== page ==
AARC Tip of the Month - January 2017
Tips for IEP Meetings
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Here are some tips to consider before attending an IEP meeting:
  1. Write a list of issues or questions you have, and try to resolve/answer them before the meeting. This way, time with the team can be dedicated to putting an action plan in place for your child.
  2. Request a blank copy of the IEP to familiarize yourself with the elements of the form. If you have questions about the form, write them down on a list and bring it the meeting. 
  3. "In order to be an informed participant in the process, request that the school provide you with the evaluations and proposed goals, objectives and placement recommendations" so you can review them  prior to the meeting.
  4. "The written notice of the PPT meeting will include a list of attendees." 
    Make sure all of the necessary team members will be present. If you would like to bring an attendee from outside of the school (such as a parent advocate or a private therapist), make sure the school district is made aware of their attendance.
  5. "Prepare a sample parent vision statement that describes your child; provide a list of your child's strengths, challenges, preferences and learning styles. Bring samples of your child's work and any helpful recent evaluations done outside of school. Consider bringing your child, if appropriate."
Adapted from Bringing Knowledge to the Table: How to Be an Effective Advocate for Your Child, page 26. Published by SPED*NET Wilton (CT) and available free online at http://www.spednetwilton.org/handbook/

Books of the Month:
The books of the month are available in the SESA Library. You may search the library on the  SESA website, or you may contact our Librarian, Anne Freitag, at  afreitag@sesa.org  or  907-334-1301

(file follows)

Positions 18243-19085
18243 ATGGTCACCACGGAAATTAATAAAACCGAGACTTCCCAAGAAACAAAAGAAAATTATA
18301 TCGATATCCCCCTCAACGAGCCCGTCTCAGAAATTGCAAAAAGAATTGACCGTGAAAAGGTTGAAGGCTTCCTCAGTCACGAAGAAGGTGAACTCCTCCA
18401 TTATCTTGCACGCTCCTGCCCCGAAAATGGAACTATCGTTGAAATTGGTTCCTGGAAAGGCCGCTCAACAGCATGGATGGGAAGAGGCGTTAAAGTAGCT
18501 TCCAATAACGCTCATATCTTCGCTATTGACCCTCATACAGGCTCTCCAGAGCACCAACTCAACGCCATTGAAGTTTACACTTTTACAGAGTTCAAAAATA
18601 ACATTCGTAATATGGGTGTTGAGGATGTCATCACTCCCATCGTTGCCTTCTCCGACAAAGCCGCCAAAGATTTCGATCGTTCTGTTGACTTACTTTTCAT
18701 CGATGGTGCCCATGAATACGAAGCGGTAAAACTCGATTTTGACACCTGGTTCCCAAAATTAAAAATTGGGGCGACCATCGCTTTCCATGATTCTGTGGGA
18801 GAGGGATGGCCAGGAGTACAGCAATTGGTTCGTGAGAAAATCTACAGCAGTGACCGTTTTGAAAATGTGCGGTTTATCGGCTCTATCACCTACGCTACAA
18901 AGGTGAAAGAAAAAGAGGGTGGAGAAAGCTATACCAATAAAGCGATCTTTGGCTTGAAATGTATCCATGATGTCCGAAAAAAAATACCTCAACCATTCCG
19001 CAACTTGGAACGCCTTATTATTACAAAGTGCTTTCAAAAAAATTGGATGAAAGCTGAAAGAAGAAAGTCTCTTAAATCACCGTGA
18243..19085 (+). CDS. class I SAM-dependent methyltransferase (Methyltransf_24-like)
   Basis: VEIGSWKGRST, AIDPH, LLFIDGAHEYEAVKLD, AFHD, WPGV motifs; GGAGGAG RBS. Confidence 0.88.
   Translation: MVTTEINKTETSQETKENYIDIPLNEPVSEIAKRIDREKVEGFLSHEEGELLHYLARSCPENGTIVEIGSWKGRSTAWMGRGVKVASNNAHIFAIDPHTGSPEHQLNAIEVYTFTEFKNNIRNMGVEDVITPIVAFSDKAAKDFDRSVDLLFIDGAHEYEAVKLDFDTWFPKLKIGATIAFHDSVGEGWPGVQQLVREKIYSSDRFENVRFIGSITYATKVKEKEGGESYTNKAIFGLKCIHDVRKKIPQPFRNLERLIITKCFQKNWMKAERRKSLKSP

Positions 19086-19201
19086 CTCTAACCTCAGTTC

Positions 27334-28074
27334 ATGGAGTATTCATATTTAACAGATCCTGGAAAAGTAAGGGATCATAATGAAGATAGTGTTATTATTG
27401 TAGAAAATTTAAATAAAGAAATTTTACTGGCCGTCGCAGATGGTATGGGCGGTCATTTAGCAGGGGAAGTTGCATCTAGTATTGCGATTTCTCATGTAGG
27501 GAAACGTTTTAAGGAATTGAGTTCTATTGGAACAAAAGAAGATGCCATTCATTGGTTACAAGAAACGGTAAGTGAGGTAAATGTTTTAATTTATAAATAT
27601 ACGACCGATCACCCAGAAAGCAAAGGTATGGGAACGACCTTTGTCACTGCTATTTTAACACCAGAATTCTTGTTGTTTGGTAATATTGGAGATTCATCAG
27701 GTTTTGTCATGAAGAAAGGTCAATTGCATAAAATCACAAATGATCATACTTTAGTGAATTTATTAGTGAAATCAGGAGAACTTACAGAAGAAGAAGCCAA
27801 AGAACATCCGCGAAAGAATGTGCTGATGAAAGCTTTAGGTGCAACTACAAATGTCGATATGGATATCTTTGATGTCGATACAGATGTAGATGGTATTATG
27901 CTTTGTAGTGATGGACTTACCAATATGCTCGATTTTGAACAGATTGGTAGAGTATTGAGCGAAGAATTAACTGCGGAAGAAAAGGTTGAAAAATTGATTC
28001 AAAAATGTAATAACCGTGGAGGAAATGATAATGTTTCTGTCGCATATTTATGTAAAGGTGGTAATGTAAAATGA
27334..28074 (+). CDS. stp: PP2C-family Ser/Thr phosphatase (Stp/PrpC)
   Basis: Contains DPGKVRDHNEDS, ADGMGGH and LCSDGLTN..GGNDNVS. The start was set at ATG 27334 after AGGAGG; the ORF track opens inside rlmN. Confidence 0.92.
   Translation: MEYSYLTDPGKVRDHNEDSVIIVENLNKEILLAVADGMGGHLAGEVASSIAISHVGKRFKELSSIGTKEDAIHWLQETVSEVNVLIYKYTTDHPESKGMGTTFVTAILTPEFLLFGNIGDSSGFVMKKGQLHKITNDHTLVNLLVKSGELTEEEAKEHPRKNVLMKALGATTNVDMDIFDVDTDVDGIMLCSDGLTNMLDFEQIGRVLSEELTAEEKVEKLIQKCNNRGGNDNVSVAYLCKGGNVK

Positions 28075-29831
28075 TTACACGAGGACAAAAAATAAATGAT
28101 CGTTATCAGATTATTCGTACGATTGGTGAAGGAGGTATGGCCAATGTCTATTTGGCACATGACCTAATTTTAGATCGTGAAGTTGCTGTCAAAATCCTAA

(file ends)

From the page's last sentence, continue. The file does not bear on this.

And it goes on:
Electronic books may be accessed from anywhere in the state. If you've used our ebooks before,  this link will take you to the login page. 
 
If you haven't used our ebooks before, please contact Anne so she can set up a username and password for you.  Click here for more information about ebooks.
 
For easy searching on the SESA Library site, we've added the ISBN number. Simply copy, paste, and search!
The Complete IEP Guide: How to advocate for your special ed child
By: Lawrence M. Siegel
NOLO Press, 1999, c1998
ISBN:   0873374088

Description: "Federal law guarantees every child a free, appropriate education, and the goal of the Individual Education Program (IEP) is to assure that every child with special needs receives what the law promises. But if you have a special ed child, you know that your family must make sure the school follows through. This powerful book covers:
  • eligibility rules and assessments
  • working with outside experts
  • developing your child's ideal educational program
  • preparing for and attending IEP meetings
  • develop a blueprint of program and services
  • resolving disputes with school districts
Whether you're new to the IEP process or entering it once again, this user-friendly, plain English guide is your outline for an effective educational experience for your child.

The 8th edition of The Complete IEP Guide provides key forms, sample letters and resources you need at every stage of the IEP process. With it, you can make sure your child gets a good education-the education he or she deserves." - publisher's website
Creating a "Win-Win IEP" for Students with Autism: A how-to manual for parents and educators
By: Beth Fouse
Horizons, c1999
ISBN:  1885477288
 
"This book is a must-read for every parent or educator who participates in the IEP process. Dr. Fouse takes readers through the entire range of a "child-centered" educational process, from the initial stages of identification and diagnosis to full implementation and monitoring of the individualized education program. She walks you through the process of setting goals and objectives, getting the most out of IEP meetings, determining proper placement, requesting assistive technology, and much more. She explains laws that you will need to know inside and out, such as the Individuals with Disabilities Education Act, Section 504, Americans with Disabilities Act, and FERPA. Finally, she lists some common mistakes that schools and parents often make, and gives great advice on how to avoid conflicts." - publisher's website
Embedding IEP Goals in the Daily Schedule
By: Christine Urich
Videorecording
Control Number: 4570